In the operation of an ammonia manufacturing plant employing a methanator, there being no provision for the selective oxidation of carbon monoxide to carbon dioxide, for every mole of carbon monoxide treated in the methanator for conversion to methane, with the resulting gases then passed to the ammonia synthesis unit or loop, 3 mols of hydrogen would be consumed for every mole of carbon monoxide treated in the methanator as indicated by the chemical reaction: 3H2 +CO➝CH4 +H2 O

Moreover, since methane is inert in the ammonia synthesis operation, with continued conversion of carbon monoxide to methane and introduction of the thus-produced methane into the ammonia synthesis loop, the concentration of inert methane in the ammonia synthesis loop would increase until eventually the ammonia synthesis gases would have to be purged from the ammonia synthesis loop. Assuming purging would take place when the inert (methane) concentration in the ammonia synthesis gas is the ammonia synthesis loop or converter reaches 20%, for every mole of methane thus removed in the purged gas there would also be removed substantially 3 moles of hydrogen and 1 mole of nitrogen, the equivalent of 2 moles of ammonia.

It is thus seen in Conventional Technology, for every mole of carbon monoxie converted to methane, there would be consumed or wasted 6 moles of hydrogen, 3 moles going to CH4 production and 3 moles lost to gas purging, and 1 mole of nitrogen wasted to gas purging on the assumption the purge gas taken from the ammonia synthesis loop contains 20% inerts (methane).

On the other hand, in an ammonia synthesis plant employing the practices of this invention for the selective oxidation of carbon monoxide to carbon dioxide, for every mole of carbon monoxide selectively oxidized to carbon dioxide one-half a mole of oxygen would be consumed, say, 50% of which could be obtained from air diverted from the reformers and 50% of which could be air newly added to the selective oxidation unit. The added air would further provide about two moles of nitrogen. One mole of this nitrogen would be consumed by reaction to ammonia with 3 moles of hydrogen produced additionally in the reformer due to the reduced amount of secondary air, and attending increased hydrogen production in the reformer and shift reactor. The other mole of nitrogen issuing from the selective oxidation of carbon monoxide is available for reaction to ammonia with three moles of hydrogen which otherwise would have to be consumed by the methanation of carbon monoxide. This fact is illustrated by the scheme of FIG. 3.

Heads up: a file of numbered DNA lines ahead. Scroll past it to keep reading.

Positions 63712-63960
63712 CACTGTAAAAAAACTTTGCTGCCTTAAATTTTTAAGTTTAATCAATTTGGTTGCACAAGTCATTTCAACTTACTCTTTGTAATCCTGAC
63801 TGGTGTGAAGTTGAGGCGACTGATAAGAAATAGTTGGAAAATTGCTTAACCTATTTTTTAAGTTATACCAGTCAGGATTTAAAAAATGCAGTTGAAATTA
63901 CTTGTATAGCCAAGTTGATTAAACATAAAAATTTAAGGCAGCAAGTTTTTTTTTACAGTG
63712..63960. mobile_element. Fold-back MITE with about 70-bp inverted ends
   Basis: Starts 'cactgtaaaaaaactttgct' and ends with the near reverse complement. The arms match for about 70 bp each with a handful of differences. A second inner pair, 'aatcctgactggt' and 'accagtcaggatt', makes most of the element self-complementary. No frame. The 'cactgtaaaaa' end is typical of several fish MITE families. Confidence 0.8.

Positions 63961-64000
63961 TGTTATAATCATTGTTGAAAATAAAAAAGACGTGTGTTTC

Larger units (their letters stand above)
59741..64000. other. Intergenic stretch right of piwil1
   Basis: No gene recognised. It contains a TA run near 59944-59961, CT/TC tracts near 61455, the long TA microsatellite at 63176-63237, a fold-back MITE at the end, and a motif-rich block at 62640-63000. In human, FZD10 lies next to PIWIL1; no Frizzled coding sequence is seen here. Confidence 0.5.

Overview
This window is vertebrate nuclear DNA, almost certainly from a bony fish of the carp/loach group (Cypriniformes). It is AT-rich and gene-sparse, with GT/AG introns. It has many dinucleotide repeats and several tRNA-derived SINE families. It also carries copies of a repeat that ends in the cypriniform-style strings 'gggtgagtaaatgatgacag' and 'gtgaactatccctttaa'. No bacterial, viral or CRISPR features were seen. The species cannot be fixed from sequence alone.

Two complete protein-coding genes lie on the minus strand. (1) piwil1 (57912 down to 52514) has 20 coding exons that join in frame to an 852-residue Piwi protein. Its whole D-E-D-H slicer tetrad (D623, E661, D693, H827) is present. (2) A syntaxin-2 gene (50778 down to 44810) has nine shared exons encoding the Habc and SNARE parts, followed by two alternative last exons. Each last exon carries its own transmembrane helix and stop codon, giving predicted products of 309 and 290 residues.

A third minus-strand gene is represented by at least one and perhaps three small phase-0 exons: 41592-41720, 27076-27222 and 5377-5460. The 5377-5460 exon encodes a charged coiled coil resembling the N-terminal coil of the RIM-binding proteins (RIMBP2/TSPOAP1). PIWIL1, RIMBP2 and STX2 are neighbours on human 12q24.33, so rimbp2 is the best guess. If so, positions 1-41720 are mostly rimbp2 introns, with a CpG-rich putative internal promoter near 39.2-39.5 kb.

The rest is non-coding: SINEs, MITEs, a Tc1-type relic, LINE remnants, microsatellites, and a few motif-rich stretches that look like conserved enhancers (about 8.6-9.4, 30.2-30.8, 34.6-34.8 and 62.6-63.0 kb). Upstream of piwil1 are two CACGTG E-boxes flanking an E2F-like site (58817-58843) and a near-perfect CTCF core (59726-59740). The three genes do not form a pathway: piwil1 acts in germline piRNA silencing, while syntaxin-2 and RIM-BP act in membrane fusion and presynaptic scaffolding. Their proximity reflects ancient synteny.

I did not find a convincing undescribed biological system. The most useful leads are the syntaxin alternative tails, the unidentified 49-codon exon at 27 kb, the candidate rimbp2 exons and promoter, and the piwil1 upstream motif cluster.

Proportions of diverted and new air other than the 50%--50% ratio mentioned above may be employed. By varying the proportions great flexibility is attained in operating other portions of the ammonia plant. Accordingly, by selectively oxidizing the carbon monoxide to carbon dioxide, rather than converting the carbon monoxide to methane, there is made available an additional amount of synthesis gas for the production of 2 moles of ammonia. This gain in synthesis gas would be reflected in increased ammonia production. Further, coupled with the fact that an equivalent amount of ammonia synthesis gas would not be lost by purging, the amount being, as indicated, equivalent to 2 moles of ammonia, there would be obtainable in accordance with the practices of this invention, i.e. the incorporation and special operation of the selective oxidation in an ammonia synthesis plant, a total additional production of 4 moles of ammonia for every mole of carbon oxide removed by selective oxidation. Translated into other terms, there would be a 1% increase in ammonia production for every 0.1% carbon monoxide removed by selective oxidation from the ammonia synthesis gases. All the above is graphically illustrated in FIG. 4.

In connection with FIGS. 3 and 4, it was mentioned that by employing the practices of this invention in an ammonia manufacturing plant approximately a 1% increase in produced ammonia is obtainable for every 0.1% carbon monoxide removed from the synthesis gas prior to passing the synthesis gas to the methanator and the ammonia synthesis unit for synthesis loop. Provided that the CO2 scrubbing process could be carried out with increased effectiveness, then removal of all the carbon monoxide by selective oxidation could allow the methanator to be eliminated with still all the attendant benefits of the practices of this invention being achieved. In this connection, reference is now made to FIG. 4 which graphically shows the increase in ammonia production upon removal of carbon monoxide by selective oxidation in accordance with this invention against carbon monoxide in the synthesis gas, such as the synthesis gas exiting the low temperature shift converter. As indicated in FIG. 4 for an average CO leakage during or across the life of the low temperature shift catalyst of about 0.27 mole % and at a typical purge gas inert concentration of 16% by volume, the incremental increase in ammonia yield by following the practices of this invention is 3% which amounts to 30 tons per day for a 1000 ton per day ammonia plant.

FIG. 5 graphically illustrates typical exotherms observed in the selective oxidation of carbon monoxide in an ammonia synthesis gas at two inlet carbon monoxide concentrations.